Meurthe (French pronunciation: [mœʁt]) is a former department of France created in 1790. Its prefecture (capital) was Nancy. It ceased to exist following the annexation of Alsace-Lorraine by Germany in 1871.
After the French defeat in the Franco-Prussian War of 1870-1871, the northeastern part of the Meurthe department was annexed to the German Empire by the Treaty of Frankfurt. On 18 May 1871 about one-third of the Meurthe, corresponding approximately to the arrondissements of Château-Salins and Sarrebourg in the northeast of the department, were detached from Meurthe and annexed to the German Department of Lorraine, becoming part of the Reichsland of Alsace-Lorraine.
The remaining two thirds of Meurthe were merged with one fifth of the Moselle department (arrondissement of Briey, in the extreme west of Moselle, to the northwest of Meurthe) which had escaped German annexation, and on 7 September 1871 the merger gave birth to the new Meurthe-et-Moselle department (area: 5,246 km², compared to 6,070 km² for the former Meurthe), with its prefecture at Nancy.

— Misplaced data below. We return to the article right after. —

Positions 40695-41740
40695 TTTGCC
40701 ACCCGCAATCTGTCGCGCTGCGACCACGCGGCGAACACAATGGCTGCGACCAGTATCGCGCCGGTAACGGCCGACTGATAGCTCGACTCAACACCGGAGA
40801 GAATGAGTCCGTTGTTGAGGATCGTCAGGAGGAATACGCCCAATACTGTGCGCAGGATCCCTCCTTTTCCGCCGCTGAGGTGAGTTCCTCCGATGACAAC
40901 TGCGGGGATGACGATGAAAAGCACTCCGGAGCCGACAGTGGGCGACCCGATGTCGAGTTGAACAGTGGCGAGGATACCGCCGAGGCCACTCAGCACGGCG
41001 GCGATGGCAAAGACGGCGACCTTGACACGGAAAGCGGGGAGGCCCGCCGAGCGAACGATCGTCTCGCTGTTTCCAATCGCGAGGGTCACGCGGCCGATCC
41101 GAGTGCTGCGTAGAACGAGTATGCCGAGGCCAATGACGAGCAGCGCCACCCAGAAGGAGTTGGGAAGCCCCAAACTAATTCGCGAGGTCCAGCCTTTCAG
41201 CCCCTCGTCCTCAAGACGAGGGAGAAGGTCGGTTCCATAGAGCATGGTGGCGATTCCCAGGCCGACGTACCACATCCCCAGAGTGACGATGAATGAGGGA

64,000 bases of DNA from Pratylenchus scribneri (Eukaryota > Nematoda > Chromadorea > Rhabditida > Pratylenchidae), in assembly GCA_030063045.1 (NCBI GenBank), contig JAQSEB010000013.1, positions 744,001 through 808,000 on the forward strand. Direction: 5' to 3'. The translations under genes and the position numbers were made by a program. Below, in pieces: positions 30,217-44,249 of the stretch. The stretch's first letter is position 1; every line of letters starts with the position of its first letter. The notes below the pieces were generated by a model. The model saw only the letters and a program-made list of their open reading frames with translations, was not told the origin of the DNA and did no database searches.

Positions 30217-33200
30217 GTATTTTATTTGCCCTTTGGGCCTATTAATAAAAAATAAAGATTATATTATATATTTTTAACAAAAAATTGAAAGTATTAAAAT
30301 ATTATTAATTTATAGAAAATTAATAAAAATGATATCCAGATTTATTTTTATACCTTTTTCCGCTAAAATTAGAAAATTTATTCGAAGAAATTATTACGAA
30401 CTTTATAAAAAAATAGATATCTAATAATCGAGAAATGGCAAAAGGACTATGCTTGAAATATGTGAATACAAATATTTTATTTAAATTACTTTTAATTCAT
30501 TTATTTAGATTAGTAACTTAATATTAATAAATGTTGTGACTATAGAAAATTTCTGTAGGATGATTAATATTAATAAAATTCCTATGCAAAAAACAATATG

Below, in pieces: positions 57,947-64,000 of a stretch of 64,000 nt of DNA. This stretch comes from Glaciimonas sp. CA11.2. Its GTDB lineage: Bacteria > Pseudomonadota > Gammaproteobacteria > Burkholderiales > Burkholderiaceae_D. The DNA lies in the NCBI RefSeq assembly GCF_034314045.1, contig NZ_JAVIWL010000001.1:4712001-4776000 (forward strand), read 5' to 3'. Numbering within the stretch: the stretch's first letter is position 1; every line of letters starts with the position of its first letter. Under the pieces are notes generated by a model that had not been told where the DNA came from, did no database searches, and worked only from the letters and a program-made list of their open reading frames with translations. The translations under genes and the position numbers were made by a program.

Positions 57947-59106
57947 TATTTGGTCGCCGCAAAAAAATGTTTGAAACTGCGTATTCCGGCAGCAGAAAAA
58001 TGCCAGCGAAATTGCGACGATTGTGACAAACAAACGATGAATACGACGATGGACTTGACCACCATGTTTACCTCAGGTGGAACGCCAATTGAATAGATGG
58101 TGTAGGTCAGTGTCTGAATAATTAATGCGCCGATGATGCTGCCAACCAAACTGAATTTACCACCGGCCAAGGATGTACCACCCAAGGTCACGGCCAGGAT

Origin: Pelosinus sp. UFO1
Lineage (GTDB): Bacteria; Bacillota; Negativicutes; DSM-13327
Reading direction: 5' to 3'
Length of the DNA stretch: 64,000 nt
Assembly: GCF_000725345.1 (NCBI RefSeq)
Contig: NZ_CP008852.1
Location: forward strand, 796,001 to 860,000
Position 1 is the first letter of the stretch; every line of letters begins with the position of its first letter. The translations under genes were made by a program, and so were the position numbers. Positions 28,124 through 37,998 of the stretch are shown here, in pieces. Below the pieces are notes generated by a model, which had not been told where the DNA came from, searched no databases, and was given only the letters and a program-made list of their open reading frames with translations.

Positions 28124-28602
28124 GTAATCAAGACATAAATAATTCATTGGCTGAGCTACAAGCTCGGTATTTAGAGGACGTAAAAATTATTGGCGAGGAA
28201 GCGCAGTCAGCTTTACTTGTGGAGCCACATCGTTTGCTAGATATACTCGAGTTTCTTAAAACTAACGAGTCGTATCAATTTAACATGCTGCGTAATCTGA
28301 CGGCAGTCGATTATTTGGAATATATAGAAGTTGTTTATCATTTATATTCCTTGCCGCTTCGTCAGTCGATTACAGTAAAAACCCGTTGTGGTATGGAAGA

In 1919, with the Allied victory in the First World War, Alsace-Lorraine was returned to France by Germany at the Treaty of Versailles. However, the old departments of Meurthe and Moselle was not recreated by reverting to the old department borders of before 1871. Instead, Meurthe-et-Moselle was left untouched, and the third of Meurthe and the four fifth of Moselle that had been formed the German Region of Lorraine in 1871 were restituted as the new department of Moselle, whose name is the same as the old department of Moselle but whose borders are quite different.
At the 1866 French census, the Meurthe department had a population of 428,387 inhabitants. In 1872, after the annexation and merger, the new Meurthe-et-Moselle department had a population of 365,137 inhabitants.
At the 1999 French census, if Meurthe still existed it would have had a population of 647,307 inhabitants. On the other hand, in 1999 Meurthe-et-Moselle had a population of 713,779 inhabitants (the industrial area of Briey and Longwy merged in 1871 is more populated than the rural areas of Château-Salins and Sarrebourg lost in 1871).
- Meurthe River
- Former departments of France
- Henri Deutsch de la Meurthe - pioneering industrialist whose father invented the de la Meurthe suffix.